Sir Sandford Fleming, 1827-1915

Scientist, engineer, and inventor of our modern-day time zones
Section 49, Lots 13, 14

Born in Kirkcaldy, Scotland, on January 7, 1827, Fleming studied surveying and engineering in Scotland and came to Canada in 1845 to work in the railway industry. He was appointed chief engineer of the Northern Railway in 1857 and was the chief engineer of the International Railway during its construction, and in 1871 was appointed chief engineer and surveyor for the historic Canadian Pacific Railway. In 1880, Fleming retired and devoted himself to literary and scientific work.

Fleming spent most of his life in Peterborough, Halifax and Ottawa. Author of many scientific papers on railways and other topics, he was one of the founders of the Canadian Institute for the Advancement of Scientific Knowledge. He published the first large-scale surveyor’s map in Canada, designed the first usable chart of Toronto Harbour and promoted the trans-Pacific submarine telegraph cable, doing all this in addition to handling his duties as chief engineer of the CPR and as chancellor of Queen’s University. Fleming also designed Canada’s first postage stamp, the “three-penny beaver,” in 1851.

One of the major problems Canadian travellers encountered in the late 19th century involved keeping proper time. How could one be sure of having the correct time at every stop along the way? More importantly, how could rail connections be coordinated in a coherent, permanent system? Traditionally, it was noon in each place when the sun was directly overhead. So if it was noon in Toronto, for example, it was 12:25 in Montréal. This system became complicated as voyages became longer. For instance, during the Halifax-Toronto rail journey, passengers had to re-set their watches in Saint John, Québec, Montréal, Kingston, Belleville and Toronto.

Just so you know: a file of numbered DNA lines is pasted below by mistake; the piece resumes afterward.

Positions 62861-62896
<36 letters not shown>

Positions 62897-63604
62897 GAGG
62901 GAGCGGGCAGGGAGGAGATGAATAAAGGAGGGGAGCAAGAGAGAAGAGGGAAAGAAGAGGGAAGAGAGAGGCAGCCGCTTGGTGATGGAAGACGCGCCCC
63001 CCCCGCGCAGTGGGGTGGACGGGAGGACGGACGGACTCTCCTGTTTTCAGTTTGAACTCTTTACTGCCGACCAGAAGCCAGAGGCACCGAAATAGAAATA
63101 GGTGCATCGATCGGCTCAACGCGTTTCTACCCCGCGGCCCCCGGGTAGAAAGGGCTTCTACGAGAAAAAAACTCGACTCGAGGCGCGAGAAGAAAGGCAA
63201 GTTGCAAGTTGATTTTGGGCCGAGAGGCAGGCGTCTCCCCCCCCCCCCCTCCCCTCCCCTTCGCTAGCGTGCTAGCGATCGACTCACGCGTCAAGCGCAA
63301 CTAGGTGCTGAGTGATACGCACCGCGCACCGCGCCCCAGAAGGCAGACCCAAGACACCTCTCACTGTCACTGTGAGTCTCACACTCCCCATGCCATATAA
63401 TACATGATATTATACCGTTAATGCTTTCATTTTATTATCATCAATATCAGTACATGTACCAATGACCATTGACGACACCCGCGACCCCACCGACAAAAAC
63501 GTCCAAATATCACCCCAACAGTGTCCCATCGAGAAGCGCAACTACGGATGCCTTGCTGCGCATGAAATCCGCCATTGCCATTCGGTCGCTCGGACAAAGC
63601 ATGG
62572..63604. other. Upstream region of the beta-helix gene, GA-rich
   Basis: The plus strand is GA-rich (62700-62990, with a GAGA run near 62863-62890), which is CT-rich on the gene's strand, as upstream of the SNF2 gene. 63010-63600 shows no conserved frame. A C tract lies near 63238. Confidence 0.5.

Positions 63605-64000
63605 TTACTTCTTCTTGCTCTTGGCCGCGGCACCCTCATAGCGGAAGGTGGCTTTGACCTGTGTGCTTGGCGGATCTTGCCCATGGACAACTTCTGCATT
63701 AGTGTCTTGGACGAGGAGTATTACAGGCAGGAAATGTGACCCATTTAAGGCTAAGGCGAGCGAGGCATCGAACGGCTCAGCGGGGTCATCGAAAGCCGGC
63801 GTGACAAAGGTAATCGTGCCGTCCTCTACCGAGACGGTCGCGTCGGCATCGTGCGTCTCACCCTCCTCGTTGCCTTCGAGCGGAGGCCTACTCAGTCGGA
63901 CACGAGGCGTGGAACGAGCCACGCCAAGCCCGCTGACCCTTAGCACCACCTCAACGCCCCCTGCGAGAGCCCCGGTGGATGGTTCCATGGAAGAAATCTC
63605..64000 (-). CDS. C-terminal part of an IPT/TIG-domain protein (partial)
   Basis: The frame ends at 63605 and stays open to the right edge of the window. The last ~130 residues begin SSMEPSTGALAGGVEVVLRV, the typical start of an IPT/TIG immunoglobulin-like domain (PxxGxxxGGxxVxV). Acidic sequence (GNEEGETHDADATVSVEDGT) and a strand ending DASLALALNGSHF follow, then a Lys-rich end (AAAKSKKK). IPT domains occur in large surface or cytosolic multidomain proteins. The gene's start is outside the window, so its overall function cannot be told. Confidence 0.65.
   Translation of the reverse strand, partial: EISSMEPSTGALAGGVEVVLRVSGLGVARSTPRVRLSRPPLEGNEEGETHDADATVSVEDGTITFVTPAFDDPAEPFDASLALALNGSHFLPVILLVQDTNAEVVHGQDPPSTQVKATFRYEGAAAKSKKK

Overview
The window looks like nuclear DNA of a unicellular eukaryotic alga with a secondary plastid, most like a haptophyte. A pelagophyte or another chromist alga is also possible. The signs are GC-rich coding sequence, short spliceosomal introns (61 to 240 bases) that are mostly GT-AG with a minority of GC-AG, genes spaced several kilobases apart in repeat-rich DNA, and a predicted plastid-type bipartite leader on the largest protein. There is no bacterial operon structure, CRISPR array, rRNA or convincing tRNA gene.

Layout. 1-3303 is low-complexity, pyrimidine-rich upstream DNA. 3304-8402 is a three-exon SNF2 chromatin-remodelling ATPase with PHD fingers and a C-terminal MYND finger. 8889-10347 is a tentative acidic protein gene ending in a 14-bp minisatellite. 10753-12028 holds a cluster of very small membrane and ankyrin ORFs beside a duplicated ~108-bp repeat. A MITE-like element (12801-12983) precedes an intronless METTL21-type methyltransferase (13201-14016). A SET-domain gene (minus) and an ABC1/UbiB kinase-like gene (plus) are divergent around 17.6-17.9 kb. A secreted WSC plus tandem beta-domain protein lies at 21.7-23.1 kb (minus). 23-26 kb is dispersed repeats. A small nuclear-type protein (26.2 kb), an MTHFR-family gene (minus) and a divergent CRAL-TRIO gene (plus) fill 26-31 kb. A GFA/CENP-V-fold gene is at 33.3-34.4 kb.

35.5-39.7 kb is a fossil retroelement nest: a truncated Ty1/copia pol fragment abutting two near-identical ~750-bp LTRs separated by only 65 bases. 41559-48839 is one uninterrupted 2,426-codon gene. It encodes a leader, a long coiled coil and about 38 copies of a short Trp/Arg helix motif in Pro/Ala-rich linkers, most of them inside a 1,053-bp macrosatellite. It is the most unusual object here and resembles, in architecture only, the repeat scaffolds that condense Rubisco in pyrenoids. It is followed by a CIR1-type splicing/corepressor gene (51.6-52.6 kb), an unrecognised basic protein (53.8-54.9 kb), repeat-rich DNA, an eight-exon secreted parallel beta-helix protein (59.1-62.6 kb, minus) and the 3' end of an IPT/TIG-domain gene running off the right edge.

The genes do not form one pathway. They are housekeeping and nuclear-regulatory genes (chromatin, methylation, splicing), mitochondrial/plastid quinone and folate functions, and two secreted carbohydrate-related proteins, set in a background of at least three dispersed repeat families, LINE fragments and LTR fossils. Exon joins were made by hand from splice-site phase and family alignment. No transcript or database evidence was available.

In 1878, Sandford Fleming decided to do something about this situation. In a series of papers delivered to the Canadian Institute, he suggested that the planet be divided into 24 time zones, each covering 15 degrees of longitude, from an accepted meridian. The time in each zone would be the same, notwithstanding the position of any point in relation to the sun. Fleming, with his reputation and his energy, encountered little resistance to his idea. By 1883, all railways in North America were using this system. In 1884, the first International Meridian Conference was held in Washington, D.C., and Fleming’s idea was officially adopted. The only objections came from some religious groups who accused him of being a communist and of proposing a system contrary to God’s will.

Fleming passed away on July 22, 1915, at the age of 88.

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